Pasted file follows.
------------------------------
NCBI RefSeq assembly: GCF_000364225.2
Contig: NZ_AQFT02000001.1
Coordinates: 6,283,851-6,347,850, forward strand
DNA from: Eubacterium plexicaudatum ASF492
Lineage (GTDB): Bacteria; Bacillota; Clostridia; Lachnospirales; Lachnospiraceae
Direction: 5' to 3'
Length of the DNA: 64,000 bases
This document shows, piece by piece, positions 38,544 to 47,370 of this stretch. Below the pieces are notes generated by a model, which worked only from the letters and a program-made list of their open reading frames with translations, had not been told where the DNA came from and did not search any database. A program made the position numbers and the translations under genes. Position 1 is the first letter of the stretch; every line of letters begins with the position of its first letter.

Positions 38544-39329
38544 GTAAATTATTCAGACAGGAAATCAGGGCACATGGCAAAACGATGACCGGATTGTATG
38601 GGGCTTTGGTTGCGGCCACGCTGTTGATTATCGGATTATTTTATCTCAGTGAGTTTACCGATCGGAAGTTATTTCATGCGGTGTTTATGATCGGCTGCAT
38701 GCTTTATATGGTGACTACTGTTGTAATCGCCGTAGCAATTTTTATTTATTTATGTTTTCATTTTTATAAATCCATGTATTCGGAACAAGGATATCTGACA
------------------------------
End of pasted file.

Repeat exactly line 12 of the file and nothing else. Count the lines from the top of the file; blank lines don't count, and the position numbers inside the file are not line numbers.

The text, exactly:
38701 GCTTTATATGGTGACTACTGTTGTAATCGCCGTAGCAATTTTTATTTATTTATGTTTTCATTTTTATAAATCCATGTATTCGGAACAAGGATATCTGACA